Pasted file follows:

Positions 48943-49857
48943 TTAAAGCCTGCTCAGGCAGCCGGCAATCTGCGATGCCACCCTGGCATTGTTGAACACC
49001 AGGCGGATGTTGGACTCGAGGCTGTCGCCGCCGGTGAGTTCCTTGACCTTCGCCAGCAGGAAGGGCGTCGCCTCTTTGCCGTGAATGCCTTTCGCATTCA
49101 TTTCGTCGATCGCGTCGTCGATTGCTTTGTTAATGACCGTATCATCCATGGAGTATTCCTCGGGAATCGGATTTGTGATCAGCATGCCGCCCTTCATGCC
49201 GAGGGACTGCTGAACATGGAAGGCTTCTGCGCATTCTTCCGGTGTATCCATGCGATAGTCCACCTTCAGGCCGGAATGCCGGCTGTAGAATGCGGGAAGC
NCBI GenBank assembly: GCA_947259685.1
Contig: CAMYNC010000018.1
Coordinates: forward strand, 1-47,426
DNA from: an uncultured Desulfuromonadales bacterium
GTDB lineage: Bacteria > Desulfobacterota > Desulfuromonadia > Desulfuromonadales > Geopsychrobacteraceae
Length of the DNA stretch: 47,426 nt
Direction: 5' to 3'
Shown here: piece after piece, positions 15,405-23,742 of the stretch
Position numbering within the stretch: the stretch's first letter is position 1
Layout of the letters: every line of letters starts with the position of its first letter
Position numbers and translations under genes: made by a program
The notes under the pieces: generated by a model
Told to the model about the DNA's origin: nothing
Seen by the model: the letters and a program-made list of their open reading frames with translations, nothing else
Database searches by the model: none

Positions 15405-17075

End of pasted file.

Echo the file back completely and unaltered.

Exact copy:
Positions 48943-49857
48943 TTAAAGCCTGCTCAGGCAGCCGGCAATCTGCGATGCCACCCTGGCATTGTTGAACACC
49001 AGGCGGATGTTGGACTCGAGGCTGTCGCCGCCGGTGAGTTCCTTGACCTTCGCCAGCAGGAAGGGCGTCGCCTCTTTGCCGTGAATGCCTTTCGCATTCA
49101 TTTCGTCGATCGCGTCGTCGATTGCTTTGTTAATGACCGTATCATCCATGGAGTATTCCTCGGGAATCGGATTTGTGATCAGCATGCCGCCCTTCATGCC
49201 GAGGGACTGCTGAACATGGAAGGCTTCTGCGCATTCTTCCGGTGTATCCATGCGATAGTCCACCTTCAGGCCGGAATGCCGGCTGTAGAATGCGGGAAGC
NCBI GenBank assembly: GCA_947259685.1
Contig: CAMYNC010000018.1
Coordinates: forward strand, 1-47,426
DNA from: an uncultured Desulfuromonadales bacterium
GTDB lineage: Bacteria > Desulfobacterota > Desulfuromonadia > Desulfuromonadales > Geopsychrobacteraceae
Length of the DNA stretch: 47,426 nt
Direction: 5' to 3'
Shown here: piece after piece, positions 15,405-23,742 of the stretch
Position numbering within the stretch: the stretch's first letter is position 1
Layout of the letters: every line of letters starts with the position of its first letter
Position numbers and translations under genes: made by a program
The notes under the pieces: generated by a model
Told to the model about the DNA's origin: nothing
Seen by the model: the letters and a program-made list of their open reading frames with translations, nothing else
Database searches by the model: none

Positions 15405-17075